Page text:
Lynda Huey, an elite runner coach who incorporates pool running workouts into her athletes’ plans, observes that it’s okay to move around the pool some if it’s a casual workout or a recovery workout. But if you’re focused on high-intensity training, you probably want a tether.
Additionally, you may even want to keep using the water belt/Aquajogger because it’s going to improve your form. You’ll certainly have to work harder without one, but you’ll be doing it the right way with a water belt.
Pool Running Form
If you’re doing it right, your running in the pool should look pretty similar to your running on pavement. If you’re not a good swimmer or are just getting into pool running, you might want to purchase an aqua jogging belt.
Keep the upper half of your body upright. Try not to lean forward too much. This is slightly different from good running form on the road. You’ll also want a higher knee lift and tighter back kick in the pool as compared to running on the road.
Huey notes that pool running is really only the back half of the running motion. One tip she gives: if you can see your feet when in the deep end, it’s not proper form for pool running.
Something that can be very helpful to do is finding a point where your eyes can stare straight ahead. This keeps the head level. You want to be as smooth as possible without any excess movement.
Remember, you’re not trying to get anywhere. You should stay roughly in the same location and focus on good form and turnover rate. If you find yourself inching forward on a regular basis, use a tether, attaching it to a ladder, starting block, or a tree if you’re outside.
Safety Tips When Pool Running
If you’re new to pool running, you might want to consider seeing if there is a class or a coach at your local pool facility to get you started on the right foot. You’ll also want to make sure that you’re able to swim or get a flotation device so that something bad doesn’t happen.
You may even be able to continue running in the pool if you’re older and if you’re pregnant, but be sure to check with your doctor first and discuss any safety concerns you might want to keep in mind.
Like anything, there is a right way to pool run and a wrong way. And there are typical mistakes that newbies make. We’ll cover just some of them below, as well as ways to correct them.
Swinging Your Arms Across Your Chest
This is unnecessary, jerky movement. Instead, you should have your arms pulled straight forward and back. This of course is exactly what you should do when you’re running on the road, too.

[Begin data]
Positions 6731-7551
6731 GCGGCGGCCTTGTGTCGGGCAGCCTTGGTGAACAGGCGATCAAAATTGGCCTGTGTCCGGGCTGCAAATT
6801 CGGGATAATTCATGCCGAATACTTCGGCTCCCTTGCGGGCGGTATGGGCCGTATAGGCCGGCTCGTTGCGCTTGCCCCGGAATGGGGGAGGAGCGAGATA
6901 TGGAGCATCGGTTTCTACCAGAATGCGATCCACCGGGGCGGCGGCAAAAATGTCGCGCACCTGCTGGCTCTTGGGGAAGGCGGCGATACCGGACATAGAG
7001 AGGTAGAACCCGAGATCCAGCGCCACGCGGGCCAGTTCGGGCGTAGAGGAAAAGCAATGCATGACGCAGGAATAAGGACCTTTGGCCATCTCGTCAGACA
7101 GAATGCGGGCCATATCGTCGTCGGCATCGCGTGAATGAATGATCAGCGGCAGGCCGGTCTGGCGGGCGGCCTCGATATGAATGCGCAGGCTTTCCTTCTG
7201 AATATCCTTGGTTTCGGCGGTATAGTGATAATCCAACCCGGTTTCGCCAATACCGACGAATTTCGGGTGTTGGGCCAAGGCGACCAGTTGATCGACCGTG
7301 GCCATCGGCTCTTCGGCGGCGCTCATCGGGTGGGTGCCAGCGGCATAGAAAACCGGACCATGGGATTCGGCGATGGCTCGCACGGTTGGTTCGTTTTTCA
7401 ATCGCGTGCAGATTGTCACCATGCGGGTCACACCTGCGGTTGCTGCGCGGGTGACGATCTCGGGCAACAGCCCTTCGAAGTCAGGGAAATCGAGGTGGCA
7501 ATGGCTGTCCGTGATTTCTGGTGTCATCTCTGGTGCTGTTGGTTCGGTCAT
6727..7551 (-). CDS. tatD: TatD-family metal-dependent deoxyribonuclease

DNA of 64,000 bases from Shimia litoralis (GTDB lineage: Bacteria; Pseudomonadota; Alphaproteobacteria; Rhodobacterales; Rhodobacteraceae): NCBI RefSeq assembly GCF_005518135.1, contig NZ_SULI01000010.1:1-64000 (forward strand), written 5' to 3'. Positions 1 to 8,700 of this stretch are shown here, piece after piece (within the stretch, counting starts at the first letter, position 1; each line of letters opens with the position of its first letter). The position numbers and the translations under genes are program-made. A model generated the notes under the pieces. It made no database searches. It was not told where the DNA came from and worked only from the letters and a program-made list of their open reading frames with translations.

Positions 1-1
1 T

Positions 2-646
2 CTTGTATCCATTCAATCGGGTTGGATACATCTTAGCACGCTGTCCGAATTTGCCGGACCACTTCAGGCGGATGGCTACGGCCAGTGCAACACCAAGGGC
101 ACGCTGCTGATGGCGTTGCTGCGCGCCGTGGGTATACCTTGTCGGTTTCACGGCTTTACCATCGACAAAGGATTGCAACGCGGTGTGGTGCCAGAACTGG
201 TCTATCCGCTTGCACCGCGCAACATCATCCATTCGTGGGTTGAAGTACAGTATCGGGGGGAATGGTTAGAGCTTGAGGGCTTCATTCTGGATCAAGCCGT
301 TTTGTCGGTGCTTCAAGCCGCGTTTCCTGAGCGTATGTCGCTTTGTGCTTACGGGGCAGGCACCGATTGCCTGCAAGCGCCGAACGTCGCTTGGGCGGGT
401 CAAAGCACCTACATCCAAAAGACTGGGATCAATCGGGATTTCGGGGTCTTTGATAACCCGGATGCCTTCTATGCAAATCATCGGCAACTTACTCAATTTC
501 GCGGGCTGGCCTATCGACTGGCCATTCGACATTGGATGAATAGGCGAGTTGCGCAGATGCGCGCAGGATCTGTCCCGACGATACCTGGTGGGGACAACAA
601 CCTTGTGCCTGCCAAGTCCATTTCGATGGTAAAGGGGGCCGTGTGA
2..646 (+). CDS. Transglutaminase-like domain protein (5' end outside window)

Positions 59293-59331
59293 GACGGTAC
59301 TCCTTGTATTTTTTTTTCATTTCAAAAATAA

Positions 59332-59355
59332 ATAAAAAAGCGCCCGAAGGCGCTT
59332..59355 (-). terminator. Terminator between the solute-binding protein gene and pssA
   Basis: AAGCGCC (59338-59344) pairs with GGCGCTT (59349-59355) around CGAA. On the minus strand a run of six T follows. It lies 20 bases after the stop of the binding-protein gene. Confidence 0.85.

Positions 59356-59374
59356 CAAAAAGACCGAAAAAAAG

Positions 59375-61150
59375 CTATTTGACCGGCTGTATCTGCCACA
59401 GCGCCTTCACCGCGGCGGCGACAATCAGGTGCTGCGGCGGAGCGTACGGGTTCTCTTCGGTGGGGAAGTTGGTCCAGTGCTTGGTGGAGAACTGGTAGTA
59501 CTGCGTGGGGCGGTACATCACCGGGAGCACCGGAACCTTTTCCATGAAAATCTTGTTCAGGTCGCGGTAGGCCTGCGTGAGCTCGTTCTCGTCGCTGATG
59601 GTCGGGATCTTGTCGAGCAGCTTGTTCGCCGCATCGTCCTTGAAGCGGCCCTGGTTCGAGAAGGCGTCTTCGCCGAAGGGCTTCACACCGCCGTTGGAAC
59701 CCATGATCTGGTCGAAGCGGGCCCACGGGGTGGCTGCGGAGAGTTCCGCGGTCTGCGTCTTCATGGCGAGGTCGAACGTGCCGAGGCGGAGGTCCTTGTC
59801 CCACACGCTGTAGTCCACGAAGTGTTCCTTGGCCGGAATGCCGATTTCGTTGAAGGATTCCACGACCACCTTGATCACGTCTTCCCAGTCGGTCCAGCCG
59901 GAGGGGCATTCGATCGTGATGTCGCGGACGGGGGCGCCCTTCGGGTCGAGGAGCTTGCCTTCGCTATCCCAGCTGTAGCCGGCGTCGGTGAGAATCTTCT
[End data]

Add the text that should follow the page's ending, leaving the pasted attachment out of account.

Rocking Your Shoulders Back and Forth
Again, this is like running on the road. Your torso shouldn’t be the thing moving—only your arms and legs should. While the arms do move at the shoulder, your shoulders should not move.
Bending and Straightening Your Elbow
Keep your elbows at a 90-degree angle. There should not be movement at the elbow, just movement of your arms. This is also true when running normally.
Extending Your Elbow Too Much
You should pull your elbow back so that your hand comes all the way to your hip. If you’re extending your elbow too much, you’re not pulling it back far enough.
Rocking Your Head From Side to Side
As mentioned earlier, you should find a focal point for your eyes to stare at straight ahead to encourage your head not to wobble. Your head should be as level as possible with no movement.
There are so many options for pool workouts on the internet. Here are three that you might want to try, but know that there are so many others out there.
Start by 15 minutes of easy pool running for a warm up. Then work your way up and down the pyramid (1 min, 2 min, 3 min, 4 min, 5 min, and down) at hard effort, except the 5 minute interval at tempo effort. Each interval has one minute of active recovery. Cool down with 12 minutes of easy pool running.
Warm up with 10 minutes of easy running, do 30 seconds of sprinting, 30 seconds of medium tempo effort, 30 seconds of sprint, 30 seconds of medium, and 30 seconds of rest. Then repeat 12-15 times and end with a 10-minute cool down.
Start with a 10 minute warm up. Then do 10 seconds of sprint, easy, and medium, followed in 10 second increments all the way up to 70 seconds and then back down. End with a 10-minute cool down of easy running.
Pool running is a great alternative if you’re looking for some new cross-training options or if you want to keep running while injured. Now it’s up to you to find a deep enough pool in your area to do it!